Wednesday, 18 July 2007


Yesterday I dug up some of these gorgeous little things . You may think they are a type of witchety grub or something washed up on the beach but what I planted was 'Chinese Artichokes'. It was a scrawny, tired little plant in a pot, sent from some mail order nursery in Qld. I didn't hold out much hope for it but before long it was becoming a rampant creeper, happily competing with the warrigal greens on equal terms. All summer and autumn it grew and, despite several times trying to find something it was producing, I thought it was a dud. Finally it hit the dust when those freezing nights arrived, a few weeks ago, and I only got around to digging seriously under the soil yesterday. From that one tiny plant I dug up hundreds of these crisp, white fellas 1" to 2" long and , after washing one I tentatively nibbled the edge, thinking it would be starchy or unusual in flavour but no. They are crisp and juicy like a nashi but with a mildly savoury taste - perfect in a salad or thrown into a stir-fry at the last minute to give a little crunch. I would definitely recommend them to grow. I will save a few and I am sure there would be dozens more in the soil, that will grow in spring. Once you have them you probably always have them.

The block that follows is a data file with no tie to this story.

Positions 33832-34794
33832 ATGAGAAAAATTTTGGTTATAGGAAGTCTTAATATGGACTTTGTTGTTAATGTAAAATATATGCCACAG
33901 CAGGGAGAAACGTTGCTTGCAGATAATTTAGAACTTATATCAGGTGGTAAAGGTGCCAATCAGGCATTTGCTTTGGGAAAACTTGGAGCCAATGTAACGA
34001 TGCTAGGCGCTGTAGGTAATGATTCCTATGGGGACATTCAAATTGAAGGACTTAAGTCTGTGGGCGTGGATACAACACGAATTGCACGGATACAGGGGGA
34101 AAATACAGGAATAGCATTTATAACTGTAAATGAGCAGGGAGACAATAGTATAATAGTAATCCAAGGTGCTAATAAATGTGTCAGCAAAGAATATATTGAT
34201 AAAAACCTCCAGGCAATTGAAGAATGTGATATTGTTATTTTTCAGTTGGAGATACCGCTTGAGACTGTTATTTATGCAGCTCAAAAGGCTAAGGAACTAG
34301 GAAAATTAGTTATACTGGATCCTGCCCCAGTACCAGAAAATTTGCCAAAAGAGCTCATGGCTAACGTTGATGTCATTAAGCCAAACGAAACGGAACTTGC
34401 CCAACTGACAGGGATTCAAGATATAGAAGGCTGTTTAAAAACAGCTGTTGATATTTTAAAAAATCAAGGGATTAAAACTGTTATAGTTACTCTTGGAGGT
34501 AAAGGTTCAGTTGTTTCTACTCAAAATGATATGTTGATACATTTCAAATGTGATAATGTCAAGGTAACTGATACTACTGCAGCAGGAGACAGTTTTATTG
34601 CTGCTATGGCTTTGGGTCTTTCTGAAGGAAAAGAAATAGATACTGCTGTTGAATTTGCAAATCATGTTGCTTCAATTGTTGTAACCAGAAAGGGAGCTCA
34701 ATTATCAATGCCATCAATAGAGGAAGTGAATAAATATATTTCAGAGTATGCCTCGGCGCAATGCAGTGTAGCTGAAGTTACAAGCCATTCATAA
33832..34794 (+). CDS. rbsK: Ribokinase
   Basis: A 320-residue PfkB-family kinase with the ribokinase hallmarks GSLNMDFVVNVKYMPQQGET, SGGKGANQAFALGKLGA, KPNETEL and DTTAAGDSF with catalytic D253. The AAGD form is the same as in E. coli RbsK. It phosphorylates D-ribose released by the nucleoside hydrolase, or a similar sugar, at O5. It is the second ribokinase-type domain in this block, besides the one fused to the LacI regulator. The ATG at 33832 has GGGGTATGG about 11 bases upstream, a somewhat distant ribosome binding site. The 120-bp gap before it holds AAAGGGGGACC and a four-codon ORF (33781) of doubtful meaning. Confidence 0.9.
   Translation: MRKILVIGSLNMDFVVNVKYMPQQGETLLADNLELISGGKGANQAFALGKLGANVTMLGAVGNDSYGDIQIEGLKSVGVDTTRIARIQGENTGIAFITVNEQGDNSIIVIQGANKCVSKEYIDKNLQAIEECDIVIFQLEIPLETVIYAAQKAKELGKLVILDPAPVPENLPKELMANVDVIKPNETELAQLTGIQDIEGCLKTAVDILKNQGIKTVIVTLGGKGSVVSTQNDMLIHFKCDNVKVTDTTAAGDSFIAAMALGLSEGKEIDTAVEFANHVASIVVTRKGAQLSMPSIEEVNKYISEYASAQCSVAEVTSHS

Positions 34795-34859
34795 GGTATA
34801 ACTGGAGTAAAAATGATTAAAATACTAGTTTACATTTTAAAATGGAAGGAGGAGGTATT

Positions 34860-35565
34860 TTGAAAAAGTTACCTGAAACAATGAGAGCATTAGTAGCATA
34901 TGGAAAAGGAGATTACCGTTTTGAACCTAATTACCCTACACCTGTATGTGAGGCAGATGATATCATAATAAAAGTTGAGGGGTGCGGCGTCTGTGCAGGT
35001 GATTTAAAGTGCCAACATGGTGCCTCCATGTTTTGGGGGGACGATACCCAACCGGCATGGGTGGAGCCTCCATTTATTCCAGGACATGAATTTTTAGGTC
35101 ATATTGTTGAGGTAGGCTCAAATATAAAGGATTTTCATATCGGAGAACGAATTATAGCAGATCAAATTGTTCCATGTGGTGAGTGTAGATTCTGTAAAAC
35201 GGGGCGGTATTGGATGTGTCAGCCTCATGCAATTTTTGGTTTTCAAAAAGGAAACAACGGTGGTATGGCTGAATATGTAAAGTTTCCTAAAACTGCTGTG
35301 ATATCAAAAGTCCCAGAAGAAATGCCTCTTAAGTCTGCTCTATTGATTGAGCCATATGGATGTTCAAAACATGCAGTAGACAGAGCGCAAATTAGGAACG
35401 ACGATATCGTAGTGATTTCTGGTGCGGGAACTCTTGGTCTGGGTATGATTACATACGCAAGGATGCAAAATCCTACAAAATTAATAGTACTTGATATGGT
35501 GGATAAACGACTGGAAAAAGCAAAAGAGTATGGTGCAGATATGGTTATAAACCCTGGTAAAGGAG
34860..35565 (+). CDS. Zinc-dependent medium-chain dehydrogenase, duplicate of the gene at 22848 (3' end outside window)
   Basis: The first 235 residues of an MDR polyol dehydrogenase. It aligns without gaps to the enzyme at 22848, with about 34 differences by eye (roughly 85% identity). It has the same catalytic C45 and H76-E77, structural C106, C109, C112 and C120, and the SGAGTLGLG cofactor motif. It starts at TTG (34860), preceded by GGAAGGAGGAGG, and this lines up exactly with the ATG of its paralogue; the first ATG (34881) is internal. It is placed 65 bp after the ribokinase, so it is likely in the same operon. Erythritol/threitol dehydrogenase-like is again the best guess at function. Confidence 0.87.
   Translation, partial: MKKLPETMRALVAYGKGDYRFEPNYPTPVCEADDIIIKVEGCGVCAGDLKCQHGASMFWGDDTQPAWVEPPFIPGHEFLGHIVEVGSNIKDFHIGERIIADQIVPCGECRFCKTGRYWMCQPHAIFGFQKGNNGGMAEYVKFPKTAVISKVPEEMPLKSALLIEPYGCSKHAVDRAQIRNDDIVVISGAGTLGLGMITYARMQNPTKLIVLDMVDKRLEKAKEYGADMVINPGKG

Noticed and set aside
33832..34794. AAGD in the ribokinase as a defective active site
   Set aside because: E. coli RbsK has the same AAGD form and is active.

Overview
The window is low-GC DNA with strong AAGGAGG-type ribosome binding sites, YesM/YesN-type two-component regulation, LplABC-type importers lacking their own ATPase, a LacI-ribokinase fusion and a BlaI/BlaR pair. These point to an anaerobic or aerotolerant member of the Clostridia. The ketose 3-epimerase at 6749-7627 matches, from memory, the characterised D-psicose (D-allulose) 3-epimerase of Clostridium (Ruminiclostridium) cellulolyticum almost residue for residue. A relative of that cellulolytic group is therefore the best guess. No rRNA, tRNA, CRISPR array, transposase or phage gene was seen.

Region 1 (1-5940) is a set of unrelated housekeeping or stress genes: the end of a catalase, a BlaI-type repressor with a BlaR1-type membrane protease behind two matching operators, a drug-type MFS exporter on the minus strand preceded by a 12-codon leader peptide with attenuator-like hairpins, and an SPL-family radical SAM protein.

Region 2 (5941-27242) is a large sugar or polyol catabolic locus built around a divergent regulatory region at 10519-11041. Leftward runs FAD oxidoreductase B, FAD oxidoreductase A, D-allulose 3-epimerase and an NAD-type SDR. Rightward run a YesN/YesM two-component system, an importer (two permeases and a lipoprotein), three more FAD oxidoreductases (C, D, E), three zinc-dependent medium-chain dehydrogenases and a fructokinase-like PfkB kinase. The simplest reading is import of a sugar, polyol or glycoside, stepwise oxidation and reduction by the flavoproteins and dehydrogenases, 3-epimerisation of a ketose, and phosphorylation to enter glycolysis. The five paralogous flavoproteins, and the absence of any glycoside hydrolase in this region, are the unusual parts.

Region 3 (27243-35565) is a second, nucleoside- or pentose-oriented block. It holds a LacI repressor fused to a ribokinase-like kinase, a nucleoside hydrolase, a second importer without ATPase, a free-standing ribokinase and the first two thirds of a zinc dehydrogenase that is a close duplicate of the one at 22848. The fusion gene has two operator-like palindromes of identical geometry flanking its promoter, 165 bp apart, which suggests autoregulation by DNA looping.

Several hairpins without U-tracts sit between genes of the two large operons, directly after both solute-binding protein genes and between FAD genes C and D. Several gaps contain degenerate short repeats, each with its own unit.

I was still toiling away in the veg garden when Alex's girlfriend arrived. She is Chinese and always looks so clean and elegant and I do wonder what she thinks of me all covered in dirt and excited about some grotty vegetable I have just dug up. Well, since they were called 'Chinese artichokes' I thought I would ask her if she knew them. She said they call them 'sea shells'
because of their shape and she has never seen them fresh before. Usually the Chinese buy them
salted, in tins, and eat them for breakfast !

In the past I have asked her about other so-called Chinese vegetables such as Wom Bok and Bok Choi.
I have found out that these names are not Chinese at all and she has never heard of them before although she does know the vegetable. Wom Bok is known as ' big,white cabbage' in China - a pretty good name.

She has been here when I have dug up my water chestnuts too and told me to boil them for 30 mins and then peel them. I hate to tell her that I prefer them raw and unpeeled. We are so uncouth in Australia.
Posted by Picasa

1 comment:

Maggie said...

As they would say on Iron Chef-
This is a very interesting vegetable, I have not seen it before,it is very crunchy and has a nutty flavour.
I like it!